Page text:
The dental care industry is filled with thousands of products promoting dental health. Confused consumers are often advised to look for the ADA Seal of Acceptance to ensure that the product they select is the best option possible. While some shoppers may blindly follow the advice others may question the value behind the thumbs up and 1-800-DENTIST is here to set the record straight.
For over 125 years, the American Dental Association (ADA) has "has sought to promote the safety and effectiveness of dental products." The ADA Seal of Acceptance program launched in 1930 is one such tool the agency has used to reach their goal. To date, over 300 consumer products such as toothbrushes, dental floss, mouth rinses and local anesthetics have been tested for safety, effectiveness and truth and have received the thumbs up as a result.
The American Dental Association was founded in 1859 as a professional organization. The group first met in Niagara Falls, New York 1859 and consisted of 26 dentists.Those dental care professionals represented various United States dental societies of the time. That meeting helped launch the creation of the organizations first constitution and bylaws in 1860.
Since that time the organization has relocated to Chicago, Illinois and is now the largest and oldest association of its' kind. The ADA now features a membership base of more than 157,000 dentists. Nine specialty practices are recognized by the ADA including dental public health, endodontics, oral and maxillofacial pathology, oral and maxillofacial surgery, orthodontics and dentofacial orthopedics, pediatric dentistry, periodontics, prosthodontics and oral and maxillofacial radiology.
The ADA utilizes several tools to achieve their dental health advancement goals. Some options include a monthly journal called Journal of the American Dental Association, charitable branches for dental education scholarships, dental care disaster relief and champions for children's dental health as well as granting the infamous ADA Seal of Acceptance.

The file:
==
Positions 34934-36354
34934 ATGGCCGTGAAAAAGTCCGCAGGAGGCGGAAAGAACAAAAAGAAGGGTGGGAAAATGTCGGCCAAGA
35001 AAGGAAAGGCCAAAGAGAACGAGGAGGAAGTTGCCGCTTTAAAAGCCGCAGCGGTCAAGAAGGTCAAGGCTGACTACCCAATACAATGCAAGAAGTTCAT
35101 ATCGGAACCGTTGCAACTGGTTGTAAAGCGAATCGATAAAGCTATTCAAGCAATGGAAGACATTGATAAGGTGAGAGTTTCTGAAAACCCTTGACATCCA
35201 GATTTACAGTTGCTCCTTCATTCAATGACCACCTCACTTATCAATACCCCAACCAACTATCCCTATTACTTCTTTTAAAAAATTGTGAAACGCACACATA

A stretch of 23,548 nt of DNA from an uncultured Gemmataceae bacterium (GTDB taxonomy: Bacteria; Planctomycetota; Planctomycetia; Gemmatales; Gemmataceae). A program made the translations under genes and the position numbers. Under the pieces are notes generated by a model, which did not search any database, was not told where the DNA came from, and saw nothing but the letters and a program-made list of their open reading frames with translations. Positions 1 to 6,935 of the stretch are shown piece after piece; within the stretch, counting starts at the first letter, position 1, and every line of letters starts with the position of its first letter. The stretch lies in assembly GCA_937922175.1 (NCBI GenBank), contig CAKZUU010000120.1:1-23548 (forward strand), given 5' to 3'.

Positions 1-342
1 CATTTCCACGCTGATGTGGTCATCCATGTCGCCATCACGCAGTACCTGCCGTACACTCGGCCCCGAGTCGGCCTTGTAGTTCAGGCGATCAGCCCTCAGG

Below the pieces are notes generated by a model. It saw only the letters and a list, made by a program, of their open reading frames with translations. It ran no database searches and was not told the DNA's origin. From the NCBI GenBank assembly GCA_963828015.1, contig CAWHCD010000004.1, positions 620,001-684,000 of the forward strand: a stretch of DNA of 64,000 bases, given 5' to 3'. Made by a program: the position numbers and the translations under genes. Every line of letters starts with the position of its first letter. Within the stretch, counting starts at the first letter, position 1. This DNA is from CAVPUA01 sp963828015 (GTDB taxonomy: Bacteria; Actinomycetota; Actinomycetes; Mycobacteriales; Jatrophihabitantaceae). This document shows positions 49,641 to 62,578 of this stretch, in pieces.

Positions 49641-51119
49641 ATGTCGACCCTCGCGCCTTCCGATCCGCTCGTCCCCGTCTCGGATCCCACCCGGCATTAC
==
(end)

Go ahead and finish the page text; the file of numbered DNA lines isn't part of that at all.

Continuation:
For more than 125 years, American consumers have been able to cut through the hype and find the best dental care products thanks to the organization's Seal of Acceptance. The concept first came to light in 1930 when Council of Dental Therapeutics was created and charged with the task of evaluation of dental products in order to clear up consumer confusion and prevent false claims from being made. In 1931 the first The Council establishes the ADA's and awarded its' first Seal of Acceptance.
Since that time ,more than 350 manufactures of dental products have participate in the program. The process for inclusion includes an analysis (both safety and effectiveness) of product ingredients, clinical data evaluation, clinical trials in accordance with ADA guidelines and procedures, an ADA review of product packaging claims for truth in advertising and verification that product manufacture facilities are up to code, that product is both uniform and pure and is manufactured following with Good Manufacturing Practices. Once the products are approved, the manufacture can feature the trademarked ADA seal on the packaging.
Although there are no clear cut statistics on what impact the ADA seal has on direct sales, dental care insiders "hold the Seal in high regard (http://www.ada.org/news/5797.aspx). In turn it is not uncommon for ADA members, dental hygienists and dentists to recommend products with the label as according to the ADA the Seal "conveys truth, legitimacy and protection".
Every year hundreds of manufactures apply for the ADA Seal of Acceptance, but not everyone makes they cut. Of those that do, they fit into the following categories of denture products, denture adhesive, denture cleanser, tooth preservation product, floss/interdental cleaners, mouth rinses, gingivitis control mouth rinse, sugar-free chewing gum for reducing cavities, temporary pain relief, tooth whitening bleaches, toothbrushes and toothpastes.
Now consumers and dentists have a new way to find out what products make the grade as in 2011 the ADA launched a website dedicated to the approved products. The site has more than 300 products listed that have been reviewed by the ADA Council on Scientific Affairs for safety and effectiveness and are readily available for sale. The site allows visitors to make up to six product comparisons at a time.